The institute will become a valuable resource to assist international agencies interested in development projects to conduct appropriate environmental and health impact assessments related to malaria. Post-project monitoring of changes in malaria endemicity would provide useful experience to direct future development efforts.
The center will maintain a permanent staff with guidance from an international board of directors selected from African member states and international development agencies.
A single institute is recommended, the focus of which is principally the reduction of morbidity and mortality of malaria through the appropriate application of the best available technologies and methods. Its mission is chiefly one of training and service, with research activities limited to the evaluation of malaria control-related activities and issues related to drug resistance, insecticide use and resistance, management of development schemes, education and media campaigns, etc. Its mission should not be competitive with existing institutions, the principal aims of which are basic research related to malaria. The proposed institute will be bilingual and viewed as a resource center dedicated to problems of malaria control in Africa.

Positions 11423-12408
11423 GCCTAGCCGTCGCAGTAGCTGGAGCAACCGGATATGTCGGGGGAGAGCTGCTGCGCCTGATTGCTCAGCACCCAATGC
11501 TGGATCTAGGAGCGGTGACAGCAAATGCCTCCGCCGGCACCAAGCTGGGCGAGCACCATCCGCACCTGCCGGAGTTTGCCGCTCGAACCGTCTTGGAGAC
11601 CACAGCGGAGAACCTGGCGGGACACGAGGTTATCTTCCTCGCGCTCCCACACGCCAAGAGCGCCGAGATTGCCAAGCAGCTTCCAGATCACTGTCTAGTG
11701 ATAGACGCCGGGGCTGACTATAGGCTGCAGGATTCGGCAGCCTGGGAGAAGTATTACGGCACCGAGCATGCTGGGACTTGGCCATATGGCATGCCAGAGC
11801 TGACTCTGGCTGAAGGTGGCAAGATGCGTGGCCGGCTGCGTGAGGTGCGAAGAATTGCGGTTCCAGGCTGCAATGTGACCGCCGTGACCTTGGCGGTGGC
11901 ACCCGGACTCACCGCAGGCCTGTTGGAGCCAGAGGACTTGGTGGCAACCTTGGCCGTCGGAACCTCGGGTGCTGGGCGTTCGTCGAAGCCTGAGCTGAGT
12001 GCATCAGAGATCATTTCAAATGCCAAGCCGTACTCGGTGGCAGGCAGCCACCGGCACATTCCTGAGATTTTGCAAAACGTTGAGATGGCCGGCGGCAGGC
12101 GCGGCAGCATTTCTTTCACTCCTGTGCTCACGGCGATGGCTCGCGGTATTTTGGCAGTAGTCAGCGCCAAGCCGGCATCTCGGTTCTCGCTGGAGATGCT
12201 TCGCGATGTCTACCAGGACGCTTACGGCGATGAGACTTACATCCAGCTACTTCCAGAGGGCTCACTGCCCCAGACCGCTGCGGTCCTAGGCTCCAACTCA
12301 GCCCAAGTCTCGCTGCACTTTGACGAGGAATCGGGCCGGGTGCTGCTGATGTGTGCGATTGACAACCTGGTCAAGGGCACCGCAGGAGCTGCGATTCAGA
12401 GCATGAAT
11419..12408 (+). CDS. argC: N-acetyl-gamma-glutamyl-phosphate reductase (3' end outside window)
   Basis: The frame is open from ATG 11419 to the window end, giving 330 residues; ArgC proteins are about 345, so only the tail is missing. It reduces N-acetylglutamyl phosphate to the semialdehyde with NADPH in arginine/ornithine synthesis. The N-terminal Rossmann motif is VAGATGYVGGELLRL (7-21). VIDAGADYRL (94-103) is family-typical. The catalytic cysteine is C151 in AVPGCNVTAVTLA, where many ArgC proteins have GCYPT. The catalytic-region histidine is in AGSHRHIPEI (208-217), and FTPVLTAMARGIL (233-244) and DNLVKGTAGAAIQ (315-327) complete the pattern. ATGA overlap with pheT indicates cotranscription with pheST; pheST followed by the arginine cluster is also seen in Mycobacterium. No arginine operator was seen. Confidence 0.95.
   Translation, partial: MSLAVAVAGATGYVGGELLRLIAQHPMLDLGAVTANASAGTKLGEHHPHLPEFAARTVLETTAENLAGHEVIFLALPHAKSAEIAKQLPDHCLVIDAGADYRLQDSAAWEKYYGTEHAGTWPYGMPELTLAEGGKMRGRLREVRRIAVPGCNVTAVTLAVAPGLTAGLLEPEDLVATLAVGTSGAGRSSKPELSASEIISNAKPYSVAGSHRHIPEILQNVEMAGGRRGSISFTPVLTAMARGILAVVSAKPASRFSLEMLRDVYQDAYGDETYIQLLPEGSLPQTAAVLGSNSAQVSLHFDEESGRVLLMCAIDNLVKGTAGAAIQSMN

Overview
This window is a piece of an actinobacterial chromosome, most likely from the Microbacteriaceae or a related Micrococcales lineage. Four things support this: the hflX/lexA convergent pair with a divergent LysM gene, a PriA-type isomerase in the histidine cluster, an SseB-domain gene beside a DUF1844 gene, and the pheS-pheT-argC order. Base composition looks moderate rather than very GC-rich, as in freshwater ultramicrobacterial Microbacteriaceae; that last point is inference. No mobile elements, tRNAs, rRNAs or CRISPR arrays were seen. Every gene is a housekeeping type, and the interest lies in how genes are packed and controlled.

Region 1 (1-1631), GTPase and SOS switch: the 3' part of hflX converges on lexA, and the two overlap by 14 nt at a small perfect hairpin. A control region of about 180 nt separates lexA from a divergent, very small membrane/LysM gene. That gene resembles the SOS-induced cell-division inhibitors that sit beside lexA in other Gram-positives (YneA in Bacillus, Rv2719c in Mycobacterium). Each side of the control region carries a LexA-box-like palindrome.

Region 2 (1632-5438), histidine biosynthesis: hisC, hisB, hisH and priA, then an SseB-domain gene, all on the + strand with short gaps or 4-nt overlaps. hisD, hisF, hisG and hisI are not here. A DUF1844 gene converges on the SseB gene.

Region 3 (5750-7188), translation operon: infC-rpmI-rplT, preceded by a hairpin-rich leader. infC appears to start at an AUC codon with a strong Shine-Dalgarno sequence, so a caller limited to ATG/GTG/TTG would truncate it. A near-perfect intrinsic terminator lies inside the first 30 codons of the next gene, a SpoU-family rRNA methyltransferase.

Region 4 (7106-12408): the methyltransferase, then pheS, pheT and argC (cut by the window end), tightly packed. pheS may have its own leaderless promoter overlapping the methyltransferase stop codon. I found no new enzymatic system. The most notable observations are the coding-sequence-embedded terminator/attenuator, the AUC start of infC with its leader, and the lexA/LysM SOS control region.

There are several possible means for funding any of the above-recommended options. Because development itself has the capacity to influence malaria, control should be the responsibility of those most directly responsible for supoprting the development scheme -- the appropriate national agency and donors. It therefore would be reasonable to expect the donor agencies to play a role in supporting the infrastructure necessary to address the linkage between malaria and development.
This support could come form an annual assessment levied on all development schemes scheduled for Africa. Funds would be provided by the donor at the start of the fiscal year and be based on the total development budget. A flat rate of one percent might be recommended. Or the percentage to be contributed might be determined based on the potential adverse impact of each project being reviewed by objective center/institute staff. Moreoever, some mechanism for enforcing payment of a tax must be established, e.g., access to center/institute/network resources will be contingent on payment of fee.
These funds would: